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October 15, 2009

Shorties (Michael Jackson's Graphic Novel, Jonathan Lethem, and more)

Publishers Weekly has news of a soon to be published graphic novel penned by Michael Jackson.

One book generating lots of conversation is a graphic novel project by the King of Pop. Yes, you read that correctly. Apparently Michael Jackson was working on a comic book for years with friend (and son of Deepak) Gotham Chopra and now Random House’s Villard imprint is prepping to release the fruits of this seemingly unlikely collaboration. The book, Fated, is about a Jackson-esque pop icon named Gabriel Star whose fame has left him isolated and emotionally cut-off. After a suicidal swan dive from his hotel one night, Star survives only to see his celebrity grow and discover that he’s becoming, per the publisher, “something not quite human.” No word yet from Random House on foreign sales, but we hear the house is showing bits of the book to foreign houses. The title’s slated for a June 2010 hardcover U.S. release—the art’s black and white and the book is small format—and Mukesh Singh is illustrating.

The Criterion Collection interviews Jonathan Lethem about his new novel, Chronic City.

Lethem talks to the Brooklyn Rail about the book.

The Washington Post, New York Times, and Wall Street Journal review Chronic City.

The Barnes & Noble Review reviews the novel.

Minnesota Daily interviews Grant Hart.

In retrospect, how well do you feel the written legacies of Husker Du and The Replacements — the most famous Minneapolis bands — holds up to what happened on the ground?

I feel they’re fairly accurate. I think any time that any attention is focused on the most of something, in this case the most famous or most influential … I think really part of the thing with those two bands is, Husker Du and The Replacements aren’t famous or influential; we’re famous for being influential.

The Burlington Free Press interviews the members of Drug Rug.

BFP: Drug Rug’s sound is a dichotomous blend of that earthy, hippie vibe with an urban Velvet Underground feel. Is that an intentional hybrid sound you’re aiming for or just a natural result of your musical influences?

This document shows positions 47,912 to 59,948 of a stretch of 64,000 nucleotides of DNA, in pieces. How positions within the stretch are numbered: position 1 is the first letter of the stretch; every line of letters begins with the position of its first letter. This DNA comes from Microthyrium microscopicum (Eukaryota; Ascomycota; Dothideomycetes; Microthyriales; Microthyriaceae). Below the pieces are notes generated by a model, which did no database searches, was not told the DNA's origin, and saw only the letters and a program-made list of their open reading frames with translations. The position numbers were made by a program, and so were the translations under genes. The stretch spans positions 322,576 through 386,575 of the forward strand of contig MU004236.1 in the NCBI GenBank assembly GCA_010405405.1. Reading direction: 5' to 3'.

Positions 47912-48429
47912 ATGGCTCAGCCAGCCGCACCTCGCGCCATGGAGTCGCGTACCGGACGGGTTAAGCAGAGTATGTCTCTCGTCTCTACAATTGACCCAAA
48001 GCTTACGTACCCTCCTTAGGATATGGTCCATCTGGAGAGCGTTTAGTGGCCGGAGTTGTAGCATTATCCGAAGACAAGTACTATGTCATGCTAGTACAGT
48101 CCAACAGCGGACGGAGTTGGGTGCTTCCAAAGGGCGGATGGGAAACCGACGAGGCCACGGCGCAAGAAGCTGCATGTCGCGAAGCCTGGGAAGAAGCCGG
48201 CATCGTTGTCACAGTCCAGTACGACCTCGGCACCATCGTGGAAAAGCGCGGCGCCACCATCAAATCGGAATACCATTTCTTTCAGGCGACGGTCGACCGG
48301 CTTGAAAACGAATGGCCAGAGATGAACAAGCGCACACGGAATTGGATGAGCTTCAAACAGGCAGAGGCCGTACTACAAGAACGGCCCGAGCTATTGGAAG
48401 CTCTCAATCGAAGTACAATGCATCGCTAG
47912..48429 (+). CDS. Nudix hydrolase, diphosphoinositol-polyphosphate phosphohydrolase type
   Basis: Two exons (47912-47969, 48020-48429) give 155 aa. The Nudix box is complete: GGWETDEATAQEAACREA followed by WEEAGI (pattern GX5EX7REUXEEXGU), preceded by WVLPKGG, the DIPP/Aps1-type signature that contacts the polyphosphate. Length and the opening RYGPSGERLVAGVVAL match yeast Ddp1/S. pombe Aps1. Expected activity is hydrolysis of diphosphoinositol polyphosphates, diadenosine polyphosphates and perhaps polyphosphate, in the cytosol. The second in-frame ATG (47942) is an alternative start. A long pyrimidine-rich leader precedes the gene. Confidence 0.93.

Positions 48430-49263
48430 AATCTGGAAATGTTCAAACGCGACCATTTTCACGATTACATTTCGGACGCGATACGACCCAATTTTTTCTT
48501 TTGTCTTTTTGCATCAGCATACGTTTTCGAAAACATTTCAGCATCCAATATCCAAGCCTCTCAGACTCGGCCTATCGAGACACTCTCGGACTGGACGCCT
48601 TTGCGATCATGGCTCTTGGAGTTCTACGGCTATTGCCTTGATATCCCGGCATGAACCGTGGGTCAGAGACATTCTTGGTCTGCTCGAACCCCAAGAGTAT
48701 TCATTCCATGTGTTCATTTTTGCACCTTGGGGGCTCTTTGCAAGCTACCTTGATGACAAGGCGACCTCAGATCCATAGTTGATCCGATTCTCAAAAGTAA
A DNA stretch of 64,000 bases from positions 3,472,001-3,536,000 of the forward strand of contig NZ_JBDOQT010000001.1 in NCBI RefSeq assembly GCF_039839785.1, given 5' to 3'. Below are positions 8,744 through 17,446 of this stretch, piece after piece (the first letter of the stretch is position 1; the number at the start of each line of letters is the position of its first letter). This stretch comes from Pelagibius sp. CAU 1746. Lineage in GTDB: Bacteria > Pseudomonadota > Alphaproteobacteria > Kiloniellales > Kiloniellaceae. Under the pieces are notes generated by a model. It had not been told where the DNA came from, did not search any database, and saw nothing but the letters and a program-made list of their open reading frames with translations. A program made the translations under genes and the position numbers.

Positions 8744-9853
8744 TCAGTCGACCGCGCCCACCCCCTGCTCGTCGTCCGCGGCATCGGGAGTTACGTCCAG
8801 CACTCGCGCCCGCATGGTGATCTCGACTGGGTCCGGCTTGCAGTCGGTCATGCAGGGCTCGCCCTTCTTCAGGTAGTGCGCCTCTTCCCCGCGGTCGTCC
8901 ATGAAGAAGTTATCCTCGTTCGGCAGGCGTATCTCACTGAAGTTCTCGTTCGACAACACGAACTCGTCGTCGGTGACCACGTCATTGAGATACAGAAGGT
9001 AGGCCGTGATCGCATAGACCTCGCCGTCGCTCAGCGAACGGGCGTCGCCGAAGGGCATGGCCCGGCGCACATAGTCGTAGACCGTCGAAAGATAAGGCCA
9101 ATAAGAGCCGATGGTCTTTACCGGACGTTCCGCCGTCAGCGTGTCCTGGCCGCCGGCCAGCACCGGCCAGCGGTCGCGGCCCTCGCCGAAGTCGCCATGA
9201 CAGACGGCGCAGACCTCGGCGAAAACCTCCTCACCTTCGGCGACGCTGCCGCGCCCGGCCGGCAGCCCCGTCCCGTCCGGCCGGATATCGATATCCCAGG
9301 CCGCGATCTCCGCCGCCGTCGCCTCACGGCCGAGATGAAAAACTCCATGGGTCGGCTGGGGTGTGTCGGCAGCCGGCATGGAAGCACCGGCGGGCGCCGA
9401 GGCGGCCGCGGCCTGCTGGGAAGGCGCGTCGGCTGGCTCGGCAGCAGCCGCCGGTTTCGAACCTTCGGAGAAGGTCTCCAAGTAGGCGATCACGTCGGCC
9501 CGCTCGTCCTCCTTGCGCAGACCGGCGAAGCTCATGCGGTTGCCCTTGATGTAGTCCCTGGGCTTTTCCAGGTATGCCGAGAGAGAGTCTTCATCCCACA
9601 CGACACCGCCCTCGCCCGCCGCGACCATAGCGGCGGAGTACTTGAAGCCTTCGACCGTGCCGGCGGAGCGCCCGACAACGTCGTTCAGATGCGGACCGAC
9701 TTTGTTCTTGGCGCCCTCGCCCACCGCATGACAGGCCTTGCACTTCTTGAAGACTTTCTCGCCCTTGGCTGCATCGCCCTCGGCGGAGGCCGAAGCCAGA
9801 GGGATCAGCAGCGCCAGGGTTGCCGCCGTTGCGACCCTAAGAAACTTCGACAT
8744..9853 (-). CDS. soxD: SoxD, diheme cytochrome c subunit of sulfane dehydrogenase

SC: It’s hard to say because both me and Tommy, my boyfriend who’s in the band, both love the same music, The Velvet Underground and Bob Dylan and Paul McCartney and all that kind of stuff. He grew up in Dorchester, so maybe that’s where that urban influence came from. We hear that Velvet Underground thing a lot, and I’m sure that colors it. We just kind of try to make music that we like to hear. Whatever comes out comes out.

The Pittsburgh Post-Gazette profiles singer-songwriter Emily Rodgers.

"Bright Day" turns out to be a sadly twisted title for this often heart-wrenching record, which tries to find the light in the face of early mortality and the spectre of madness. It's dedicated to her brother Daniel, who died three years ago at the age of 22. "It really is a lot of what the record is about," she says, and we pick that up in lines such as "The sky has opened up and carried him away."

Unabashedly Bookish interviews author Matthew Quick.

Soldout is a music blog exploring both music and writing about music.

The Nevada Union profiles singer-songwriter-drummer Neal Morgan.

For the one-time local musician Neal Morgan, drumming while singing or vice versa comes naturally. Best known as Joanna Newsom's barefoot drummer, Morgan recently released his debut album “To the Breathing World” on Drag City. Comprised of just Morgan's free form drumming and ingenuous voice, the record is both a manifesto and a love letter to the world. It's also one of the most raw and personal glimpses of an artist coming into his own.

The Montreal Gazette reviews Michael Chabon's new essay collection, Manhood for Amateurs.

Chabon talks to the Denver Post and the Kansas City Star about the book.

Nerd World lists similarities between the videogame Grand Theft Auto IV and Thomas Pynchon's novel, Inherent Vice.

Flavorwire interviews author Lydia Millet about her first collection of short stories, Love in Infant Monkeys.

A.V. Club Madison interviews Lorrie Moore about her new novel, A Gate at the Stairs.

Tor is serializing J.C. Hutchins' new science fiction novel, 7th Son.

Drowned in Sound interviews Mudhoney's Mark Arm.

Singer-songwriter Nellie McKay discusses her new album, Normal as Blueberry Pie: A Tribute to Doris Day, with the Huffington Post.

Allmusic writers select the best albums and singles of 2005.

NPR is streaming the new album by The Swell Season, Strict Joy (out October 27th), in its entirety.

The San Francisco Bay Guardian profiles indie music label Anticon.

The finalists for the 2009 National Book Awards have been named. Congratulations to Largehearted Boy Book Notes contributor David Small, who was is a finalist for young people's literature with his graphic memoir, Stitches.

NPR is streaming Ben Gibbard and Jay Farrar's new album, One Fast Move Or I'm Gone: Music From Kerouac's Big Sur (out October 20th), in its entirety.

Current contests at Largehearted Boy:

Win James Ellroy's new novel, Blood's a Rover.

Follow me on Twitter for links that don't make the daily "Shorties" columns.

also at Largehearted Boy:

daily mp3 downloads
Try It Before You Buy It (mp3s and full album streams from this week's CD releases)
weekly music & DVD release lists


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